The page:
Including the day of the wedding, we took two days to explore Hilton Head Island.  It was early spring, so we missed the summer crowds inhabiting the island during the peak tourist season.  We had a great run on the beach and an enjoyable time walking around the island – unfortunately in vain – looking for a Tennis court.  Thanks to the girl’s savvy deal finding ability and sleuthy island investigation skills, we explored some new restaurants and found some good thrift store shopping – apparently where all the Hilton Head retirees unload their vintage clothes and housewares.

After the wedding weekend, we planned our “spring break” jaunt in the city of Savannah, just a little farther south across the South Carolina/Georgia state line and the Savannah River (Savannah gas lamp photo link).

Before leaving for our trip, just about anyone we spoke to asked if either of us had read “The Book”, so in anticipation of our Savannah stay, we both started reading John Berendt’s Midnight In The Garden Of Good And Evil.  Unfortunately, this book, like many books in my life, had been sitting on my bookshelf for I don’t know how long, still unread, so, the timing couldn’t have been better to give the book a read.  So, we both read the book before, during, and after our Savannah trip.

We spent three nights and four days in Savannah, exploring what the city had to offer.  We stayed in The Savannah Bed & Breakfast Inn, which we would recommend without reservation (no pun intended, but seriously make reservations as it appears there is often a waiting list there).  The daily breakfast was wonderful and healthy and in the evening the staff provided milk and freshly baked cookies.  When we didn’t opt for the full day Savannah visitor parking permit some of the staff ran quarters outside to our parking meter while we toured Savannah; talk about service!  The location was positioned perfectly to have the best of downtown Savannah close at hand, but also had access to Forsyth Park and the Victorian architecture of the homes and buildings surrounding the park.  My freelance photographer girl and I spent plenty of time walking around taking photos and documenting our stay.  She works very hard to get the perfect angle for the perfect photo.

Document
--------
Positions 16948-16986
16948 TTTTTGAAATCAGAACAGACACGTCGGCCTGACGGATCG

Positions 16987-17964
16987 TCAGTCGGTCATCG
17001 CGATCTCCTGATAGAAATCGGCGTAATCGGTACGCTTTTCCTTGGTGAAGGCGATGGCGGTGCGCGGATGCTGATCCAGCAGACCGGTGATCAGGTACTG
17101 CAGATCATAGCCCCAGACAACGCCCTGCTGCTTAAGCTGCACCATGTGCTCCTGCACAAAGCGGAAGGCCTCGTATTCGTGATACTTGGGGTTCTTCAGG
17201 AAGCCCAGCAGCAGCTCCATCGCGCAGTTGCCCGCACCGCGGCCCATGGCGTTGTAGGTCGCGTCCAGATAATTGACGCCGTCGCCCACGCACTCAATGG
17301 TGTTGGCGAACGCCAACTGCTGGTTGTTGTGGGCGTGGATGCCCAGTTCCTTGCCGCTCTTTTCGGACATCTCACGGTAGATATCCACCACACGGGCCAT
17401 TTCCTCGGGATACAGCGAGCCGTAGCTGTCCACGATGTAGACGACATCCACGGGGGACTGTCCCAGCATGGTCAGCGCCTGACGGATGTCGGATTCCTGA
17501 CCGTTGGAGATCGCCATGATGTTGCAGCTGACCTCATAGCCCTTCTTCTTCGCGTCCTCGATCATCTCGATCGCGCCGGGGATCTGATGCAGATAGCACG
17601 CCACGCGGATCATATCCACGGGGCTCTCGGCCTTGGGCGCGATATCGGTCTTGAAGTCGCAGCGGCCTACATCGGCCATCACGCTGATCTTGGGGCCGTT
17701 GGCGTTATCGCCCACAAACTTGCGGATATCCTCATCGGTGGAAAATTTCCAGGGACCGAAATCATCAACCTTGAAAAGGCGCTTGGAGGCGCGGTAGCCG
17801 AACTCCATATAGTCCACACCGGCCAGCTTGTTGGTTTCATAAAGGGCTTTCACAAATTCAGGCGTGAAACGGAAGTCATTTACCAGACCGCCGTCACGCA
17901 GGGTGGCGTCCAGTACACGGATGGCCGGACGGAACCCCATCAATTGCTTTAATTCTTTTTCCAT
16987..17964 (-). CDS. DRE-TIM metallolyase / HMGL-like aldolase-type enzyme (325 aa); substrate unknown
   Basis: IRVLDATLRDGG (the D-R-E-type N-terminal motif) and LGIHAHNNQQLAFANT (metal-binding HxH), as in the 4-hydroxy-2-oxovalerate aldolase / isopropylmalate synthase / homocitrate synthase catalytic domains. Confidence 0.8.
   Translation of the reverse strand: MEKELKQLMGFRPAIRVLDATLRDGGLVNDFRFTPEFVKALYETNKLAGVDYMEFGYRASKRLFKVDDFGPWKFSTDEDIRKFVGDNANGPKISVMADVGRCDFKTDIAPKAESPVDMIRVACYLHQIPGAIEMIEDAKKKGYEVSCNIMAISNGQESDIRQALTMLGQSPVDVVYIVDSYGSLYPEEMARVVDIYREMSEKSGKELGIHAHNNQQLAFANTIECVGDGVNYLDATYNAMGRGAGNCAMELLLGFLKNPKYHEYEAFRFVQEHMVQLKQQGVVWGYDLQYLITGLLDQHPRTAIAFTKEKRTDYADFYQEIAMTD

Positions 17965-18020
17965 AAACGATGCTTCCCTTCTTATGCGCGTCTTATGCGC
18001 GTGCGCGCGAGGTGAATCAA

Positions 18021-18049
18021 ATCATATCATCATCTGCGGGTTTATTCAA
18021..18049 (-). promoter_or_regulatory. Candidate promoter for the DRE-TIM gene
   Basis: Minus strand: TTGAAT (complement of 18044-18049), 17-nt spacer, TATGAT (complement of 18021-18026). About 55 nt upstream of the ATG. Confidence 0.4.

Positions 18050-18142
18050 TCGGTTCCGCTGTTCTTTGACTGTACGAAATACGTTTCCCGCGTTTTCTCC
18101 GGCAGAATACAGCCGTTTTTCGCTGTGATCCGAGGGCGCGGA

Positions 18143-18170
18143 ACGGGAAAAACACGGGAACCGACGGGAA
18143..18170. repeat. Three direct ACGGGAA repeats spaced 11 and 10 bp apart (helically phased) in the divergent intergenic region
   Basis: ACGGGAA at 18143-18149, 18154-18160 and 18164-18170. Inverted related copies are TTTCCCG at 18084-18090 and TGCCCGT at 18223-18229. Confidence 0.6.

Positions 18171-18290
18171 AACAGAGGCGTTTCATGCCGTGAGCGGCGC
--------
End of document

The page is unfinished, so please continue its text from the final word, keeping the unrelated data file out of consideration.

The Savannah Bed & Breakfast is right next to Mercer House, the central location for Midnight In The Garden Of Good And Evil.  We didn’t take the house tour, but we did admire the carriage house gift shop, as well as the Midnight In The Garden Of Good And Evil store, which is just a block away from Mercer House.  In this store you can find everything you could have ever wanted with the Midnight In The Garden Of Good And Evil logo on it, from a washcloth to candle snuffer.

Spring was just coming on in Savannah and the blossoms were now beginning to peak.  Of course, we’d both seen Spanish Moss before, but we never tired of taking pictures of blossomed branches covered with hanging moss.

Savannah as a city has just the right amount of quirky charm to it.  As you walk along the central Bull Street, architecture from Georgian and Victorian eras clash with the funky modernity of art students going to and from classes at Savannah College of Art & Design, affectionately known as SCAD.  Although Forsyth Park was probably our favorite park, Savannah has many beautiful parklets to get lost in, and if you enjoy walking Savannah is a great city for you.

Finally, as we headed out of town, we spent the morning in Bonaventure Cemetery, a few minutes outside of Savannah.  Bonaventure Cemetery is filled with plenty of dark southern history, coastal Voodoo, and local lore and legend, which is evident if you’ve read In The Garden Of Good & Evil.  If you enjoy taking photos of moss covered marble statues and reading the names of the long departed, then venturing a little outside of Savannah will be worth your time.

From Me To You

While I’m not a huge follower of beauty and fashion photography, I love to check in with the blog From Me To You from time to time, mainly to see the incredible animated photos that Jamie creates in, around, and inspired by New York City.  Check out her blog for many more photos.